Even though she is no longer a paid commentator on Fox News, she is keeping the yearly trope alive claiming that there is a war on Christmas, which she will now vociferously defend by making money off of her holiday book. The irony is mildly astounding. Just mildly.
Jon Stewart has talked about this and the greater theory of the so-called war on Christianity as a whole. He mentioned once to his guest that it seemed like the continued efforts to recognize all religions as equal was being twisted into an attack one alone. Once again, Stewart managed to cut through all the noise and shine a bright light on the dark secret. There are some in particular positions of influence who fear Christianity being lowered down from its self-imposed pedestal and forced to worship and celebrate its holidays right alongside all the others. They see this democratization and leveling of the spiritual playing field as demeaning and degrading to them instead of uplifting and constructive to everyone else.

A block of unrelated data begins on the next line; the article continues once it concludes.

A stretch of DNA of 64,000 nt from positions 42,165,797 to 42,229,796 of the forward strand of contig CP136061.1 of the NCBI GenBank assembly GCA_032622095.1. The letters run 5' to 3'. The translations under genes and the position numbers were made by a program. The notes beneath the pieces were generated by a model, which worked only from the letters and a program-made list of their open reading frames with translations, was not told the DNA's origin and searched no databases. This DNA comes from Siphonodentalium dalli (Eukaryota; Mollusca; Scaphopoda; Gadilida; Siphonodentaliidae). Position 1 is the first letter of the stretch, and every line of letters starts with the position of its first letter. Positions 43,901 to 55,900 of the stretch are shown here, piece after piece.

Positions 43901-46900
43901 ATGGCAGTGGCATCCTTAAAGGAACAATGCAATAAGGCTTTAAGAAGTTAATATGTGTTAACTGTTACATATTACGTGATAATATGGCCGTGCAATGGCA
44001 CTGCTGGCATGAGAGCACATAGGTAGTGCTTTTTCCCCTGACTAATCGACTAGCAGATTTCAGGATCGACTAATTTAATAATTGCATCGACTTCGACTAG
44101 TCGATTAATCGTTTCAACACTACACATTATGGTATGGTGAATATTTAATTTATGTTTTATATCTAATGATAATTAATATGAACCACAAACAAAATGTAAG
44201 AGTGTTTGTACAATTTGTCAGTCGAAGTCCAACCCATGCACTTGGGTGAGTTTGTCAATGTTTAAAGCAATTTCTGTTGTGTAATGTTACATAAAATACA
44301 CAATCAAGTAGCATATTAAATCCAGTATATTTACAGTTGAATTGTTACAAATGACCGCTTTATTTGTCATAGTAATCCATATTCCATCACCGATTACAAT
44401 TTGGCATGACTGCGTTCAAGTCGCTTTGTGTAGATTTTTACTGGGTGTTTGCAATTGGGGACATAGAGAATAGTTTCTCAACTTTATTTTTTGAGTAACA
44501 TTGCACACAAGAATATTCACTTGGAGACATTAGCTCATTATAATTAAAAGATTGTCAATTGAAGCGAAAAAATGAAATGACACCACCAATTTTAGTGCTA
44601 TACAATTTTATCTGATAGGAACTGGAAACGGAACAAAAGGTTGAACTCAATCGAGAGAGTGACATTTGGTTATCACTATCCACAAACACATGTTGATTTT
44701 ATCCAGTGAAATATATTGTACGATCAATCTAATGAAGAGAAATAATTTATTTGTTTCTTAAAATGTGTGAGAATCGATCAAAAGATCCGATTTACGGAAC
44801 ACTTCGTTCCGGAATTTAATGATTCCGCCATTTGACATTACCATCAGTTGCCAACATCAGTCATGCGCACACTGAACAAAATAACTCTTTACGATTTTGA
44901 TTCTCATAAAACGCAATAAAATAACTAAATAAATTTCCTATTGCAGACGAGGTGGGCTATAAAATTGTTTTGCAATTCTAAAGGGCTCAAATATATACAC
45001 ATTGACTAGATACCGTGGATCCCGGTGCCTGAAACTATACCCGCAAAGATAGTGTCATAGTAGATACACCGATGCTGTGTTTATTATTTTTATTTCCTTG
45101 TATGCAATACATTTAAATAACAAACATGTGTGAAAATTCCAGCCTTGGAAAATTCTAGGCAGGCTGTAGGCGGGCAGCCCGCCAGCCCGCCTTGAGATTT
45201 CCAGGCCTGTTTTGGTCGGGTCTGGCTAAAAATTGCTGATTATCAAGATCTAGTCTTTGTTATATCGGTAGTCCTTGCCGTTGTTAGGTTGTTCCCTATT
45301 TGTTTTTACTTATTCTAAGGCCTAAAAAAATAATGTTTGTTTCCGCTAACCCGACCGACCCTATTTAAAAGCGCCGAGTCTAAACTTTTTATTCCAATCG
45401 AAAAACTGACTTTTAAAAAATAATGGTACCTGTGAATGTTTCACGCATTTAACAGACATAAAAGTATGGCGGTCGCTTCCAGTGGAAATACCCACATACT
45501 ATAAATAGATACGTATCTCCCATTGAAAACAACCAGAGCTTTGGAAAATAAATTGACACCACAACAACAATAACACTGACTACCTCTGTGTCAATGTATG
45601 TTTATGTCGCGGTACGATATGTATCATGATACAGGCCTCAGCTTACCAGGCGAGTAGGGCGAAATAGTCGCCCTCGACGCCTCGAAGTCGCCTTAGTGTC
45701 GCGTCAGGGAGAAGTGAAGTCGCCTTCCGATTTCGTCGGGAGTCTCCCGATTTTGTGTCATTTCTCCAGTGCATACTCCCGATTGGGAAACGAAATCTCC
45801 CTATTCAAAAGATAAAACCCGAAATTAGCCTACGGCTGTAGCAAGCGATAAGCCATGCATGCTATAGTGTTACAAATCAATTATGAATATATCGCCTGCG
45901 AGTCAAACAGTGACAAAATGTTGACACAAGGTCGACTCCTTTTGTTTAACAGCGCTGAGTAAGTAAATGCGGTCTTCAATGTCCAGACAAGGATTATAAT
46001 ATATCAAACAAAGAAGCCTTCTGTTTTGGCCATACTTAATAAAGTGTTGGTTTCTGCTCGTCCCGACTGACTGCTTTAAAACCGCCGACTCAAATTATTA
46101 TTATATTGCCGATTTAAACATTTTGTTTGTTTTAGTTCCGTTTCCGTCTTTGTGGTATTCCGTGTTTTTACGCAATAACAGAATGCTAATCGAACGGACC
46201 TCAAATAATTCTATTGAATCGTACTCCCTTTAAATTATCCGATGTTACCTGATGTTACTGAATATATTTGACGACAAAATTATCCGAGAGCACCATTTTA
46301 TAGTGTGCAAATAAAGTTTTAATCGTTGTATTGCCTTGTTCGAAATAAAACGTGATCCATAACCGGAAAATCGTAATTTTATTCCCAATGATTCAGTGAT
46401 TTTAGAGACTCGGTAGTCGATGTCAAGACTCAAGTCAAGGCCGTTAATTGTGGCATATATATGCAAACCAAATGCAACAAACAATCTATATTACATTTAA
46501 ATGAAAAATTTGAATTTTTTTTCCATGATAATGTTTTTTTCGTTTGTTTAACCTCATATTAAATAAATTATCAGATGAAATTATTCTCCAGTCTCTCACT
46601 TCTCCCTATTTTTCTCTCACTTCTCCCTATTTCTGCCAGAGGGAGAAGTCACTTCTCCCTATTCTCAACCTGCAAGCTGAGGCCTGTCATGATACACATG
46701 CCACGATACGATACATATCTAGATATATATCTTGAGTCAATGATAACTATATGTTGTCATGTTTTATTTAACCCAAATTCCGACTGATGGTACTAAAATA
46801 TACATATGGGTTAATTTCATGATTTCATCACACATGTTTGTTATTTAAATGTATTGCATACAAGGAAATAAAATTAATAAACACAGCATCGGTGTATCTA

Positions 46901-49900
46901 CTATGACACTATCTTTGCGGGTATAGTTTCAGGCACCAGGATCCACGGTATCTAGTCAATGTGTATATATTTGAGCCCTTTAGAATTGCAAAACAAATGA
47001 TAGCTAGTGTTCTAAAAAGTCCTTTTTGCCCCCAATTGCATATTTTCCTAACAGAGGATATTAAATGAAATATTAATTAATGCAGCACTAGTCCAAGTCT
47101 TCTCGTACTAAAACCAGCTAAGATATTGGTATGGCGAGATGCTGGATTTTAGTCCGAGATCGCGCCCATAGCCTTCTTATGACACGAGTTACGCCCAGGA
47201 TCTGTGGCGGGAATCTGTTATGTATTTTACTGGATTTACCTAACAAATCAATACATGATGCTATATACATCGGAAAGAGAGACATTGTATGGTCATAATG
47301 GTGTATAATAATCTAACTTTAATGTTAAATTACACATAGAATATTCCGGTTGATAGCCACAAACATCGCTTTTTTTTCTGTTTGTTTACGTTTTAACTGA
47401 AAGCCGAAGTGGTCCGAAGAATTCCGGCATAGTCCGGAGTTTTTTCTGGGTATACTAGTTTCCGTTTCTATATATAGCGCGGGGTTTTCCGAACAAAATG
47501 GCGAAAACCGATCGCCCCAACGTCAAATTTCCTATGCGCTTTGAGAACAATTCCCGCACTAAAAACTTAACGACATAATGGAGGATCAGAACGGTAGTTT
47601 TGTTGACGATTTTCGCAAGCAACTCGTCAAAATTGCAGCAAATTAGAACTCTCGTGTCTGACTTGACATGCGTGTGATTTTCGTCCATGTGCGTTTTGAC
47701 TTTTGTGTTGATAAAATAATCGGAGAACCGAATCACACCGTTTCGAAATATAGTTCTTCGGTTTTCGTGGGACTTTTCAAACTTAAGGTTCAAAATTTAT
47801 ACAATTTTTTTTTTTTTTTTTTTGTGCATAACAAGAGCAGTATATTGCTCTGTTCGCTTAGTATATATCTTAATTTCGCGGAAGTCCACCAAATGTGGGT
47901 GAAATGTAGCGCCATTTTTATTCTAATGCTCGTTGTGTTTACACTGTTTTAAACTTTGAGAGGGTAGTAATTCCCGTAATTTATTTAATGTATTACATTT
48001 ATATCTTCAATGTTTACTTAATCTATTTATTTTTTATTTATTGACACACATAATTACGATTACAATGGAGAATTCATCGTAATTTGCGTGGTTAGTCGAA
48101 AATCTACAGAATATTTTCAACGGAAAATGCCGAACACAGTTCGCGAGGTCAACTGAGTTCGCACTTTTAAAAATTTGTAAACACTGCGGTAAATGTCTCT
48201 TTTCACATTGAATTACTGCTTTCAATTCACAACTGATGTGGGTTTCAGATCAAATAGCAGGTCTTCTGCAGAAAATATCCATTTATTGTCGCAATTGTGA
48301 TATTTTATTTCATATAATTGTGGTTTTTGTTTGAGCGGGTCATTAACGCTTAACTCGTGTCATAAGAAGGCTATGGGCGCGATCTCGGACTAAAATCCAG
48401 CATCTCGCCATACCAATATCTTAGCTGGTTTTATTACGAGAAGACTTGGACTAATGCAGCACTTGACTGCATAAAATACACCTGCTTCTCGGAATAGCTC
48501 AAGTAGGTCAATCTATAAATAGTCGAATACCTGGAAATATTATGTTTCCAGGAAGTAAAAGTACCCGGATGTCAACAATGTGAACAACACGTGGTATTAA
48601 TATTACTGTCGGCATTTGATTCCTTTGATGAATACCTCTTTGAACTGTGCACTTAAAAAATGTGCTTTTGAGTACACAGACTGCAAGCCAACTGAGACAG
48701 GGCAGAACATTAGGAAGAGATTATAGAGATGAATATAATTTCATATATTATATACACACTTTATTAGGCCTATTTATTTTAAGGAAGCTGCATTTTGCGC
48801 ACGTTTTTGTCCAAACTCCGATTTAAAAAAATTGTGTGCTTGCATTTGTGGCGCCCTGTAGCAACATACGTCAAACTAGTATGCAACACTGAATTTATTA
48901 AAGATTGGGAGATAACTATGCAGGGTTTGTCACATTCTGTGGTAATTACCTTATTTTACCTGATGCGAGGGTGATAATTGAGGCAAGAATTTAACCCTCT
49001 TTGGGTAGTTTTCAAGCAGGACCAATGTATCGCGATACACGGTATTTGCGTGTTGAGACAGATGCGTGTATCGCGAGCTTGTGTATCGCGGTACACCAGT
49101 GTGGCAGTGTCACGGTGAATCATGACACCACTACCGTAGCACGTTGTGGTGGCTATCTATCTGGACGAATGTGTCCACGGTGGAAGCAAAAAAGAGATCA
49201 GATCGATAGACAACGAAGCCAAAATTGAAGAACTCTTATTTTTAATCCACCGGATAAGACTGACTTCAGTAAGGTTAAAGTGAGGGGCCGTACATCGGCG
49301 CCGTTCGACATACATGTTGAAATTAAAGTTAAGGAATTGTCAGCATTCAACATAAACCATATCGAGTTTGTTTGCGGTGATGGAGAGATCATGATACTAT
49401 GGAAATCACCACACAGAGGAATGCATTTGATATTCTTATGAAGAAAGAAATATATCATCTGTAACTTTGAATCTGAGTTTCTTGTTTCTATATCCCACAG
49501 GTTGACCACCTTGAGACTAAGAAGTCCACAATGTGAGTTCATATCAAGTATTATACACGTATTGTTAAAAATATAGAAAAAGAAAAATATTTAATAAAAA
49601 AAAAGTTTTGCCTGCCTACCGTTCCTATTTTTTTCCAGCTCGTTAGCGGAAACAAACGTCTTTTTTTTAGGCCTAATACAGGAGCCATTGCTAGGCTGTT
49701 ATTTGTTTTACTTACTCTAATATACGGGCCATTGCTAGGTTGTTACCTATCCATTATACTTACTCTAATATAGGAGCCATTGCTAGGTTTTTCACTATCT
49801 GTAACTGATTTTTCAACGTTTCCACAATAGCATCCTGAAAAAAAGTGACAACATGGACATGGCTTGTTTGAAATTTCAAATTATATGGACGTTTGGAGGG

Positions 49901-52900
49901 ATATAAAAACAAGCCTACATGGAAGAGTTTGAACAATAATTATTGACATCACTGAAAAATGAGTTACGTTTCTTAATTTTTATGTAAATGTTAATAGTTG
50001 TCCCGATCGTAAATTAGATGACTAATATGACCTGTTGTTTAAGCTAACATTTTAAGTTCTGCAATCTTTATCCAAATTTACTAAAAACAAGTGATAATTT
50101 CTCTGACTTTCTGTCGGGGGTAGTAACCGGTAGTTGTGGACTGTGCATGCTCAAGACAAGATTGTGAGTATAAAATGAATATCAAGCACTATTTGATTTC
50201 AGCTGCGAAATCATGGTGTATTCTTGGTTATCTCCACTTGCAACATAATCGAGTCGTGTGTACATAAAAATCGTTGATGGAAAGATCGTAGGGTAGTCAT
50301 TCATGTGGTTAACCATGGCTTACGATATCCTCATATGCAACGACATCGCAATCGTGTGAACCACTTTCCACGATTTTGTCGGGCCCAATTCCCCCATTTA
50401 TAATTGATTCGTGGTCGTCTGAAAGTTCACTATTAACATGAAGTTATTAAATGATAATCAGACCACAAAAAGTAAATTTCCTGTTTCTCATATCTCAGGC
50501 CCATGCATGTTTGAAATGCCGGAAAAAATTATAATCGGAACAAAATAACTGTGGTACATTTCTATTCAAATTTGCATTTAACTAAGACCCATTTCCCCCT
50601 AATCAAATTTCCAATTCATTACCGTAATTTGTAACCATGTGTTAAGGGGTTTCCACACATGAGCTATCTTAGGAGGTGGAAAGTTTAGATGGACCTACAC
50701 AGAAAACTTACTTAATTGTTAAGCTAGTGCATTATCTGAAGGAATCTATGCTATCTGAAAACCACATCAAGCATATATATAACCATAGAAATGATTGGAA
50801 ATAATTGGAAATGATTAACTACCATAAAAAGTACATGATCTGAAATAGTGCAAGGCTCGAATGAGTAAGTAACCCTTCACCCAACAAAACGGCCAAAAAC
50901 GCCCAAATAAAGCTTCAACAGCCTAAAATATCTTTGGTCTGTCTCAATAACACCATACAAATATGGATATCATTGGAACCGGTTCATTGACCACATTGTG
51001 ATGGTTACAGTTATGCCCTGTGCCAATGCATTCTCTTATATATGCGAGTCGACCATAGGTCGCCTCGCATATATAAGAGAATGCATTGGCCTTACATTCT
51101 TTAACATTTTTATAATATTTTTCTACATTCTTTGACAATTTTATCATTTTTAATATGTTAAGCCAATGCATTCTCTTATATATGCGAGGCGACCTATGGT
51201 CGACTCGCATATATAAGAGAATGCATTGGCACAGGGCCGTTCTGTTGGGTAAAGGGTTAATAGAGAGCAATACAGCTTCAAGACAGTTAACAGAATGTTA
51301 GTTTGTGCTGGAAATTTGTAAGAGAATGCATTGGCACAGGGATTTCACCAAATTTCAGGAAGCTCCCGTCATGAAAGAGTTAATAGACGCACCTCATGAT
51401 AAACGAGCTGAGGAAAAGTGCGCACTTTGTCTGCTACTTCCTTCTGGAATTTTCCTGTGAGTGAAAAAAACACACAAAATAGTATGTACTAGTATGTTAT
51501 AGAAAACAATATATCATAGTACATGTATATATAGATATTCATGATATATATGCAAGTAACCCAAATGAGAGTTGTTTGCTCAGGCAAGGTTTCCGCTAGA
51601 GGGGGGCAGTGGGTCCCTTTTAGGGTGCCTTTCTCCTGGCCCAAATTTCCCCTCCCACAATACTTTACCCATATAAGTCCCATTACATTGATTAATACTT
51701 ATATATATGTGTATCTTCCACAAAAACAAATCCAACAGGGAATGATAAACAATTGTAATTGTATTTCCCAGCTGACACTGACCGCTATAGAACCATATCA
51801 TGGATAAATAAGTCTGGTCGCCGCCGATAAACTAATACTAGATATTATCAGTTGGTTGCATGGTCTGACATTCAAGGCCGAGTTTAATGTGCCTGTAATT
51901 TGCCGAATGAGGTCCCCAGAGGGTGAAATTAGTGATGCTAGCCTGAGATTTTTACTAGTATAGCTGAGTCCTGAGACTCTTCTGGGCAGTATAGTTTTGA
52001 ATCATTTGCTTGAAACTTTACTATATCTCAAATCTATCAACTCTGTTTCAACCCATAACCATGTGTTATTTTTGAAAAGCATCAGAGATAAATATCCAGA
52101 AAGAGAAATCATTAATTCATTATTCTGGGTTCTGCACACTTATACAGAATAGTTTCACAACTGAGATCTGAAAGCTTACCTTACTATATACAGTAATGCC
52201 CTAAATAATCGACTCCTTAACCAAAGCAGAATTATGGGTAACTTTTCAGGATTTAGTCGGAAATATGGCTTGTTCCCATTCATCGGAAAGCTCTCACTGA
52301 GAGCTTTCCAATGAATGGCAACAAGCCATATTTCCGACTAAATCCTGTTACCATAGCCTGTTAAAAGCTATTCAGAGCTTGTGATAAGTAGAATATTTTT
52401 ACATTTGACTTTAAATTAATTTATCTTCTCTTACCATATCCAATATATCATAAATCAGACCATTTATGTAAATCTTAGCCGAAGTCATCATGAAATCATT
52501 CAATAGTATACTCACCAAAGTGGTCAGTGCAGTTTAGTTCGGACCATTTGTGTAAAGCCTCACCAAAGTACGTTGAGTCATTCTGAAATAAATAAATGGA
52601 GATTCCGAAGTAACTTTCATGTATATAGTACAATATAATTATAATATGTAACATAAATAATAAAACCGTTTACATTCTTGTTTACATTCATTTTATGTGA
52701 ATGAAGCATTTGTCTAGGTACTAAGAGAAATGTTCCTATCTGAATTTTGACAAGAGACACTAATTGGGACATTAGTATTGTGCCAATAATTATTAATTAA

Celebrating other holidays, which were there on the Roman calendar hundreds of years before Christmas, is a matter of equality, compassion and understanding that there are millions upon millions of people in this country of other faiths and none have a monopoly on the month of December. Palin, and numerous others, will continue their rants about a claim on this country and its spiritual health, but as seen by the specific timing of her book launch, I imagine that will only last as long as the profits.
Posted on | March 13, 2013 | No Comments
by Luke Goldstein
The most powerful Republican in the Senate has begun in earnest his bid for re-election, a full twenty months before the election. Mitch McConnell (R-KY) is reportedly making an ad buy in the “low six figures” for his first political spot in a race that no one else has officially declared running against him.
Some people are going to look at this as a sign of weakness and it certainly does speak of a certain trepidation for the current minority leader. You might wonder why someone in such a powerful position would feel the need to begin shoring up support so early, but let’s remember that McConnell openly spoke this now infamous line: